Art by Maryam Mir

A Foodie’s Guide to Bay Ridge

This is what happens when writers go food-hunting while learning about a Brooklyn neighborhood

By Open City Spring 2019 Fellows
August 7, 2019 | , ,

As a cohort of six Open City fellows, we’re an impressively diverse bunch: Together, our roots span at least 16 countries. But if there’s one thing that brings us together (aside from our writing talents, of course), it’s our love of food.

In the last weeks of our fellowship, we pooled our collective knowledge and research to plan a celebratory food crawl of Bay Ridge, the Brooklyn neighborhood that some of us call home, along with our editor, Noel Pangilinan. On a blazing hot June day, we set out, bellies empty, on our tour to explore the varied delights of Bay Ridge until we reached food-coma capacity. Below is our route and our recommendations. None of us were able to eat dinner that night.

We mapped our route on Google Maps here: https://goo.gl/maps/i4XanECmVVfNkK4M9

Our Route:

  1. Golden Steamer

Location: 5224 8th Avenue

To try: steamed custard buns

Our tour began at Golden Steamer, the fourth installment of a small Chinese bakery chain in New York. On 8th Avenue, Brooklyn, the corner bakery serves a bargain, with steamed custard buns at six for $4.75 and roast pork buns at three for $1.50. The delicately wrapped buns, filled with sweet egg custard, are so soft they’ll instantly melt in your mouth. If you’re thirsty, ask for some milky pearl tea, the perfect antidote to a hot summer’s day. If you’re after more lunch and breakfast options, Golden Steamer also has sesame buns, rice and noodles. The aroma of freshly baked buns and the line of eager customers is enough to pull you inside, but be warned: there’s limited seating and it’s cash-only. Just grab a box and fill it with treats!

 

  1. Rico’s Tacos

Location: 505 51st Sreet

At Rico’s Tacos, the smiles say it all. Front row, from left to right: Syma Mohammed, Astha Rajvanshi, Mohammad Saleh. Back row, from left to right: Hannah Bae, Maryam Mir, Nora Salem.
Photo by Noel Pangilinan

To try: Tostada de camarones, anything you can put homemade salsa on, Jamaica

After steamed buns, we walked west to Rico’s, located just off the always bumping 5th avenue. At Rico’s, we had tostadas, tacos, and fresh juices while a musician serenaded us with classic corridos. Some of us went a little too far with the salsa options (including grilled onions and peppers!) but it was worth it.

 

 

 

 

  1. Nablus Sweets:

Open City Fellow Maryam Mir takes a shot for posterity.
Photo by Noel Pangilinan

Location: 6812 5th Avenue

To try: Mango Kunafe

Nablus Sweets is a Palestinian sweets store named after a historic city in the northern West Bank, that is known for its kunafe — hot cheese topped with shredded wheat and soaked in a sugary-sweet syrup. Naturally, Bay Ridge’s Nablus Sweets is known for its kunafe and many other Middle Eastern treats, such as baklava, harissa, katayef and ma’amoul.  Although we were already up-to-our-throats full, we were transformed literally into little children in a candy store as soon as we stepped into the shop. We ordered almost everything they have on the display counter, ate most of them while there, and still some us ordered more goodies to go.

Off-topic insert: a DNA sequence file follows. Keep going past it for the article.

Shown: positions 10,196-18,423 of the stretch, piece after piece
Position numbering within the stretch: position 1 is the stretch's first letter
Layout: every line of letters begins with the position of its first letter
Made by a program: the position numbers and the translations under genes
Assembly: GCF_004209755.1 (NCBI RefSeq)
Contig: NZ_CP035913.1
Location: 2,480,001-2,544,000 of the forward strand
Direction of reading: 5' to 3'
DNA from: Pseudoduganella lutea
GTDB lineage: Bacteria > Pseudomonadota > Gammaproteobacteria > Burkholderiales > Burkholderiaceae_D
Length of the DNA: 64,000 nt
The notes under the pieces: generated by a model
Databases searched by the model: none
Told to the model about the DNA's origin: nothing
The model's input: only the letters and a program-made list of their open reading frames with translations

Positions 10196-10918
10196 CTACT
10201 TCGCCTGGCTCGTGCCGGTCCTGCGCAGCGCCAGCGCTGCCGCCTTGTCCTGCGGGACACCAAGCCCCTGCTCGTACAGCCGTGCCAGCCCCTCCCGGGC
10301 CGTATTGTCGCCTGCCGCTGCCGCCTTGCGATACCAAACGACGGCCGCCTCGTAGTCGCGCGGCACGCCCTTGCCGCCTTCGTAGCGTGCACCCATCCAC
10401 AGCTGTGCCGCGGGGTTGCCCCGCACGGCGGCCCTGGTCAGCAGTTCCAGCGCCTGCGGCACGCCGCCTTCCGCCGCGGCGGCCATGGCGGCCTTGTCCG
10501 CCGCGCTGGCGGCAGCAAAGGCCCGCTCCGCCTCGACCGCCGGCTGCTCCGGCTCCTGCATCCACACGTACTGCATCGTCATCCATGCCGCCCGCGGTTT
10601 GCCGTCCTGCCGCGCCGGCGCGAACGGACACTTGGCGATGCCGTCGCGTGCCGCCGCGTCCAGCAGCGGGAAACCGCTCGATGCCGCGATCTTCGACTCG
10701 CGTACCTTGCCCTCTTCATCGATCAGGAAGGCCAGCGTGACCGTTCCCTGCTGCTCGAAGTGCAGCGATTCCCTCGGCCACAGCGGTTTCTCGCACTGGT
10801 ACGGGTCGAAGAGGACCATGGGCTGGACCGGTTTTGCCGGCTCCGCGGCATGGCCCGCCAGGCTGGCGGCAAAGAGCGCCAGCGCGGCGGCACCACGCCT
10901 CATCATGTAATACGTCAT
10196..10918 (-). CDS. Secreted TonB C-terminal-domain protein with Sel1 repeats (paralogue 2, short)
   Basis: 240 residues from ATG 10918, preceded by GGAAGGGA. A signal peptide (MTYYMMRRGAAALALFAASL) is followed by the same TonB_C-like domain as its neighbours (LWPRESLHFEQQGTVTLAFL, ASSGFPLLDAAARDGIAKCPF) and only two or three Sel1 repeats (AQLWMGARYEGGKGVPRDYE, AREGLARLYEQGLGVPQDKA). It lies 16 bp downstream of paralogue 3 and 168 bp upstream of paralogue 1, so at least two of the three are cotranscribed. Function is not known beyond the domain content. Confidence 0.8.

1. Balady Halal:

Location: 7128 5th Avenue

To try: French Feta, Sumac, Za’atar

The Fellows, before diving into this halal and Middle Eastern goods shop. Photo by Noel Pangilinan

This halal and Middle Eastern goods shop is packed with foods and products from all over the Arab world, from hand-painted dishes and colorful rugs to olives, dates and goat meat. Fruit and dried goods are set out like they might be at an open-air market, except it is an everyday grocery store that also carries the typical necessities. It’s a family-run business that has also expanded to an interior decor shop next door.

 

 

  1. Hazar Turkish Kebab:

    The place for gyro and kabab.
    Photo by Noel Pangilinan

Location: 7224 5th Ave

To try: Kebabs, tea

This is one of the best local spots for authentic Turkish cuisine. Hazar does a great gyro but the kabab is even better. Unfortunately, we were way too full to eat any of that at this point, so we just had some black tea instead. Nonetheless, the staff was super welcoming and answered all our endless questions about Turkish food!

 

  1. Tanoreen To Go:

Marching for musakan.
Photo by Noel Pangilinan

Location: 7523 3rd Avenue

To try: Chicken Musakhan

Tucked at the back of Tanoreen, a lively Palestinian-owned restaurant, is their to-go, walk-in store. Here, you can buy an array of appetizers. Go with the Musakhan, a grilled chicken, sumac-infused flatbread topped with caramelized onions and sliced, toasted almonds—the ingredients coming together to form a delicious burst of flavor. Make sure you heat it up before eating!

 

  1. Ruzana:

Location: 486 85th Street

To try: Chicken Shawarma

A few steps from 5th Avenue and into 85th Street is Ruzana, one of the only restaurants in New York to serve Palestinian-Jordanian shwarma. Spartan restraint characterizes the Arab shwarma: chicken and garlic and pickles drenched in white sauce and wrapped with Lavash bread and served with a side of French fries and coleslaw.

The Fellows just have to have a picture with Alpine Cinema as the background. Fellow Mohammad Saleh mentioned this neighborhood fixture in his story “Left on 86th.”

 

You  may also be interested to read these stories:

The Absence of Atta and the Dearth of Dal

Baklava that Tastes Like Home

Coming Home

Savoring the Motherland at Home

Open City Spring 2019 Fellows were Hannah Bae, Syma Mohammed, Maryam Mir, Astha Rajvanshi, Mohamad Saleh and Nora Salem.

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Posted in , Essays, home 1, Stories

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